The afterglow of the World Series became a distant memory in the minds of many fans as a blustery, record-setting snowy winter seemed to last forever. The only reprieve during the gray days of December, January, and February was the occasional signing of a big name player and the hope that spring would eventually arrive. The 2014 offseason presented an intriguing crop of free agent pitchers, some of whom had been homegrown with their original franchises and others who had been more transient in the recent past.
We all survived the offseason, as fans are wont to do, and unsurprisingly in the blink of an eye we are already rapidly approaching Memorial Day weekend. Late May is generally viewed as the acceptable time to look at standings, make some preliminary judgments, or decide which woefully unqualified manager a team's front office will appoint next. While six weeks can hardly determine the value of a long term contract, it is nevertheless a fun exercise to take a peek at the top free agent pitchers signed this past off-season to see if their current employers are getting their money's worth or if their former teams' front office members are high-fiving one another for letting their star player walk.
For the starting pitcher free agent class of 2014, Scherzer was the cream of the crop. Since breaking into the big leagues in 2009, Scherzer has never thrown fewer than 170 innings and has tossed 195 or more every year since 2010. He strikes out a quarter of the batters he faces and walks only about seven percent. For five years, he was a pillar in the Tigers rotation by amassing over 20 Wins Above Replacement per Fangraphs. He pitched 62 postseason innings, dialing up his strikeout rate to 11.49 per nine innings and posting a 3.73 earned run average against the game's most potent American League lineups. All of this translated into a big-time contract from the Nationals worth $210 million over seven years*.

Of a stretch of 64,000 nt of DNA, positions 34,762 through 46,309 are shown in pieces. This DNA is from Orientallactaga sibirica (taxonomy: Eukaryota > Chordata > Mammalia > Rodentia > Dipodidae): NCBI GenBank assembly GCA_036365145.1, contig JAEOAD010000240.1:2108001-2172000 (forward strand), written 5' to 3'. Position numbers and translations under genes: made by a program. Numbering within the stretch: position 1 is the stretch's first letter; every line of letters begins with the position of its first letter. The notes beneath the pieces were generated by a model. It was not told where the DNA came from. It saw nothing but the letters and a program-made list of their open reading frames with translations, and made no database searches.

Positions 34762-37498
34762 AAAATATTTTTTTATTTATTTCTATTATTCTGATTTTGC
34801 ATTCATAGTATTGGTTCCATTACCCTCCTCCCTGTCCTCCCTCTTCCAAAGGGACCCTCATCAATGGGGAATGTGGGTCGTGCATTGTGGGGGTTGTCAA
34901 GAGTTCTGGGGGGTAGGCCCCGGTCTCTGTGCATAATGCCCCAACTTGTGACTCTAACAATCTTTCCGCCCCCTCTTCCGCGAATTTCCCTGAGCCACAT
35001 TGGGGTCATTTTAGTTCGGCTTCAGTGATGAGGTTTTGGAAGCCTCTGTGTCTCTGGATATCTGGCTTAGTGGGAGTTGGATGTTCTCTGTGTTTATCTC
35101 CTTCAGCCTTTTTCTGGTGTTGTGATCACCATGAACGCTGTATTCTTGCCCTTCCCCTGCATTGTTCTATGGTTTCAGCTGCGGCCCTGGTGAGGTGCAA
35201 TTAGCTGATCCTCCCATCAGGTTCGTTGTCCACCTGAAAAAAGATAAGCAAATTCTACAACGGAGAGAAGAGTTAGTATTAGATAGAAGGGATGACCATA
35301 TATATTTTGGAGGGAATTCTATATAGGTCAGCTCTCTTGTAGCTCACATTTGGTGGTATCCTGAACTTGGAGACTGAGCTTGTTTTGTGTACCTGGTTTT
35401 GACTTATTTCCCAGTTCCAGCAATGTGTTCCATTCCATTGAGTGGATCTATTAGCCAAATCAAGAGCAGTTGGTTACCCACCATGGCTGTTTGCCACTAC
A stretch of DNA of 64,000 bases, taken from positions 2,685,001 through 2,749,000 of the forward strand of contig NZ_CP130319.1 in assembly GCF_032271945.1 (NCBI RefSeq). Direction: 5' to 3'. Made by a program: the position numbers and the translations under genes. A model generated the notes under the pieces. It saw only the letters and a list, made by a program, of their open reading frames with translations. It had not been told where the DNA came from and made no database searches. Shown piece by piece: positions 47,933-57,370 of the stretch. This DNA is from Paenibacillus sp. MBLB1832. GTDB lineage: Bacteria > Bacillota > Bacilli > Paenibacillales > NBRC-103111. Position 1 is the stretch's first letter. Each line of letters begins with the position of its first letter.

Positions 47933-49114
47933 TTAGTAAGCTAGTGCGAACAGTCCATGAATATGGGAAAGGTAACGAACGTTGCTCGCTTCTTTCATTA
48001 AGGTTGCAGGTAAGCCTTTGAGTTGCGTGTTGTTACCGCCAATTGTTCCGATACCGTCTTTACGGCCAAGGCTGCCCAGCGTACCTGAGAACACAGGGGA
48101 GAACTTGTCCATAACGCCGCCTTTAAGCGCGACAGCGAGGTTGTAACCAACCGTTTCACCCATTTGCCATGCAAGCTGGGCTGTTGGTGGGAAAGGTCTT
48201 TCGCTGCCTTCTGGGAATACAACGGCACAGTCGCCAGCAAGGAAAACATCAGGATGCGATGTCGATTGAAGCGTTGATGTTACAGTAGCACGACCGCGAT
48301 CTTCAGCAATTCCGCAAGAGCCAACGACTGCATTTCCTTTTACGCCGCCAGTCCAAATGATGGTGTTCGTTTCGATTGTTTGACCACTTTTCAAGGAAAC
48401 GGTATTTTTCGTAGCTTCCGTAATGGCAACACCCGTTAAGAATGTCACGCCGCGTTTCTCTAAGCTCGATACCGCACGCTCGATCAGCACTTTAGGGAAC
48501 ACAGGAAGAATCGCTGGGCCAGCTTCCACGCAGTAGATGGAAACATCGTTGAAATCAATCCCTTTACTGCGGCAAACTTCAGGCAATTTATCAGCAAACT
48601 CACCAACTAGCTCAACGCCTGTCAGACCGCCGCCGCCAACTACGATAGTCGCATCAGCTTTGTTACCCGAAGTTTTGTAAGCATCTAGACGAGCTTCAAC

*Just play along. Don't worry about the deferred nature of the contract.
The Nationals knew what they were getting in Scherzer, at least at the beginning of the contract. So far in 2015, he is doing what is expected of him and a bit more. In 8 starts Scherzer has gone 56 innings while striking out 66 batters. He leads the majors in FIP with a 2.04 mark and is fifth in ERA. Amidst a messy April, in which the Nationals went an unimpressive 10-13 with a negative run differential, Scherzer did his thing on the bump holding opposing hitters to a .185 batting average and an OPS+ against of 29. It's impossible to judge this contract in its entirety; there is plenty of time for this match to go sour. However, it has started off about as well as Tom Lerner and Mike Rizzo could have hoped, and there is something to be said for getting off on the right foot.
April was not kind to Jon Lester. There were certainly some ‘uh-oh' moments when the league figured out that he had barely thrown over to first base over the course of the last several years.
Even aside from the issues related to holding runners on base, Lester struggled mightily to start the year and did not get past the sixth inning in any of his four April starts. Since the weather in the windy city has warmed, he has gone at least six innings in all his contests and has given up only five earned runs in four games. Lester's numbers for May are indeed excellent, a 1.67 ERA and only seven extra base hits in 27 innings.
He is well on his way to a successful year one of a six-year, $155 million contract. Lester's 3.70 earned run average is mostly aligned with his 3.41 FIP and 3.25 xFIP thanks to his recent performance. Considering the Cubs are legitimate wild card contenders this year (which is probably a year earlier than many people thought), Lester is off to the start Chicago had hoped for when they offered the contract.
On the other side of the coin is the Red Sox, whose pitching woes are well documented. Boston had success going through the rotation the first two times around, and the team looked like they would do just fine without their ace. Then came the third and fourth time through the rotation, when Boston was down multiple runs before the third inning seemingly every night. It's still early and there is plenty of time for Boston's pitchers to figure out who they are; after all, their underlying numbers indicate they can't be this terrible all season. The moral of the story in Boston may be ‘don't low-ball your home-grown stars'. In either case, Boston's loss is Chicago's gain.